Although you may be prepared to support your campaign and its goal with tons of data, and you can say how perfectly logical it would be to act the way you promote, you need to face the fact that less than 10% of the population makes choices based on information alone. For most of us, human beings, it is by showing your values, addressing our emotions, how you can gain supporters and impact the way we act or think. It’s not that data and logic don’t count, they still need to be in place, but they usually don’t attract attention, unless they are already in alignment with the world view or assumptions we have. If they aren’t, our brains can easily ignore them when seen in social media feeds or other spaces where there is a lot of content (yes, we are all susceptible to confirmation bias).
So, where should we begin?
Research shows that narratives can impact an individual’s attitudes, beliefs, and behaviors. To create a narrative, you need to know who you want to talk to and what emotions drive your audience, and then formulate the right form of persuasion.
Persuasion is learning with an emotional dimension, altering current beliefs and emotional payoffs. Note that the components of persuasion are a direct response to our target audience statement (in case you don’t have one, check this guide to create it).
There are three elements necessary for persuasion to work:
Credible source: a person that the audience trusts
Logical approach: presenting new bits of knowledge, skills, or attitudes in the way the audience recognizes and understands
Emotional appeal: a negative or positive emotion to encourage the new piece of knowledge, skills, or attitudes.
Credible sources are people that your audience trusts. We break those sources down into five categories: 1) people like us (the most influential), 2) celebrities, 3) role models, 4) community leaders, and finally 5) experts (still perceived as credible, but least influential).
Look at what your target audience believes in. Note that you need to spot the logic your target audience follows, not your own. By choosing an influencer and the agreed realities they are linked to, you can decide what you want to change.
To persuade someone to follow your narrative, you need to activate their emotions or feelings. Logic alone does not persuade anyone to do anything. Emotion is a tremendous driver that alters our current understanding and is linked to the formation of memory. When we understand what the audience’s emotional payoffs are, we can examine alternatives that can challenge a fixed pattern of thinking.
It is important to note that your persuasion needs to include a value shift. It is not very likely that we accept new chunk of knowledge, skills, or attitudes if we are not encouraged to do so. Encouragement either comes from a shift from a value to an opposite value (from a positive to a negative one, or vice versa) or it can be an amplification of the value (from positive to a very positive one, or from negative to a very negative one).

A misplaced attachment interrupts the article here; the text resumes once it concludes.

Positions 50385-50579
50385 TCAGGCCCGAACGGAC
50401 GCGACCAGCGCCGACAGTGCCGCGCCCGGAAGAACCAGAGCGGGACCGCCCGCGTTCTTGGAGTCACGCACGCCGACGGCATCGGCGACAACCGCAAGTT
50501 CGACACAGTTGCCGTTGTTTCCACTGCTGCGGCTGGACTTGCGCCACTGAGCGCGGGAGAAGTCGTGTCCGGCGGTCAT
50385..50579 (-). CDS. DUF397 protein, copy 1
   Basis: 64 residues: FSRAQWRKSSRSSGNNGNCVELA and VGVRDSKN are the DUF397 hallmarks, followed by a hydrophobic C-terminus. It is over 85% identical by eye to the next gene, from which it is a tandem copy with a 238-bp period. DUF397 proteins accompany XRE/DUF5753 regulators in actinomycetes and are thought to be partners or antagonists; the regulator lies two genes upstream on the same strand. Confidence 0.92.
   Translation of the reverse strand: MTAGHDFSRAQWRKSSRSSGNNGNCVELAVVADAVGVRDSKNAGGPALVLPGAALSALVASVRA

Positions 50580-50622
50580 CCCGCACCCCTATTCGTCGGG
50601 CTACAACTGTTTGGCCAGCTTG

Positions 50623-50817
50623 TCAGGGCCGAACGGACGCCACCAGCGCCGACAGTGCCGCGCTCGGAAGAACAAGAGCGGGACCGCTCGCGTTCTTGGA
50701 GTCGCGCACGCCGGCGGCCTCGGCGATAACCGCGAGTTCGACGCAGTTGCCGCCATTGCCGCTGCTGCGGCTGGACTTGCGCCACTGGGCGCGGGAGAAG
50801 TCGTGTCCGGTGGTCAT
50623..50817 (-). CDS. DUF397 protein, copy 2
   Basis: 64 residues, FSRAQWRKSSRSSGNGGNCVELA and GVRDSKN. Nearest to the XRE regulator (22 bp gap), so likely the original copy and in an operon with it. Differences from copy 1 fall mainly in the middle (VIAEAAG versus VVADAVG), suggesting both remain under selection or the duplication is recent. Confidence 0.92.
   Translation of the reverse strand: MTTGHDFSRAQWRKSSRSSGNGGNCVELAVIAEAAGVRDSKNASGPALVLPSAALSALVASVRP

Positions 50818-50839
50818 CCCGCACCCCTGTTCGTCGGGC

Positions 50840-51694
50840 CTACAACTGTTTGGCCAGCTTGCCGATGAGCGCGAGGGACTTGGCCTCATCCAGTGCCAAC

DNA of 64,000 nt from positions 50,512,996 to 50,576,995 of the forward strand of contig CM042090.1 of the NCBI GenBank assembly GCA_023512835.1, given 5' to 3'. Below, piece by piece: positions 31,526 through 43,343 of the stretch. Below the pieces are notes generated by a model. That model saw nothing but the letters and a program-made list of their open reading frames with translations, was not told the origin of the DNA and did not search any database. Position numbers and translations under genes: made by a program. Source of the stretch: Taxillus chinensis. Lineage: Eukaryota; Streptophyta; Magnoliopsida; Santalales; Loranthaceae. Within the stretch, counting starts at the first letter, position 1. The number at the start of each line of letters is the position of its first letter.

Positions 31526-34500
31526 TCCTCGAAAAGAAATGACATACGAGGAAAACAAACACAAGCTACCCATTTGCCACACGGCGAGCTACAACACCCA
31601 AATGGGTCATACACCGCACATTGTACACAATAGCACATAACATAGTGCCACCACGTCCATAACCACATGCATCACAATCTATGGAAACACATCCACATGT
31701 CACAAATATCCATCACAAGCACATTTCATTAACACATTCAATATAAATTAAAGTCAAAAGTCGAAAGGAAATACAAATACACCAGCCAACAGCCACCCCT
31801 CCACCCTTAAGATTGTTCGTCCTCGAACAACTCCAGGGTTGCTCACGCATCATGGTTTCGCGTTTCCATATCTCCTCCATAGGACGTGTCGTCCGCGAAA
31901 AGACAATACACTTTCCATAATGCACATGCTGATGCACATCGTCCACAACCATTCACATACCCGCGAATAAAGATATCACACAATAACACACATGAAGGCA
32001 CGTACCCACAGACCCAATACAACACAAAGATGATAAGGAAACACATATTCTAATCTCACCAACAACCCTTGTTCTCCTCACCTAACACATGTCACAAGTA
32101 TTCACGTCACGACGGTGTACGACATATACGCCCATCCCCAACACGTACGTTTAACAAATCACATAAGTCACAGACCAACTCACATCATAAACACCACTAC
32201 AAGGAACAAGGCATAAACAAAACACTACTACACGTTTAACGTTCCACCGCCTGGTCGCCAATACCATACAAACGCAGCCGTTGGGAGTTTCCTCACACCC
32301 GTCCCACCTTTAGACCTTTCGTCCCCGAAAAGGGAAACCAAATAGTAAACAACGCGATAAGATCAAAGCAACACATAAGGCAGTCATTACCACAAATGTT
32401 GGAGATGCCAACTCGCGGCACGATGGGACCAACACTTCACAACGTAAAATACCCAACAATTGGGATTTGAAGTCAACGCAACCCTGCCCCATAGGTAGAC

Once you understand who you are talking to, the aim provides the knowledge of “what to say”. To create an aim you need your target audience statement (if you don’t already have it, check out this step by step guide on how to do it).
Your aim statement = target audience statement + credible source + logical approach + emotional appeal
For example, we want to target “some teenage girls who believe drinking alcohol is making them equal to older siblings’ friends, whom they believe shall perceive them as cool and mature because of this, and therefore they will feel accepted” (to see how this example was developed, look here).
Your aim statement then includes the target audience + the logic approach + the emotional appeal. Hence, in this case, our aim is to persuade these teenage girls to believe that "drinking alcohol makes them seem to be attention seekers to older siblings’ friends who see them as immature and pretentious, and therefore these girls would feel rejected".
On the basis of this aim statement, you can now develop a positive alternative narrative that would suggest to the target audience how differently they could formulate the needs and values that are important to them and how a different behavior could make them feel.
Of course, any persuasion targeting attitude (belief) change or behavior change will not affect all the members of a given community in the same manner. Some of them will be quick to change, others will be slow to change and will need repeated examples of the new idea. Some members will be very hard to change or even: may never change. This is why it’s best to develop your narratives in a strategic way and communicate them skillfully and flexibly.
If you want to learn more about how to effectively use the aim statement and weave persuasion into your communication, join our free online course in “Building Positive Narratives”.
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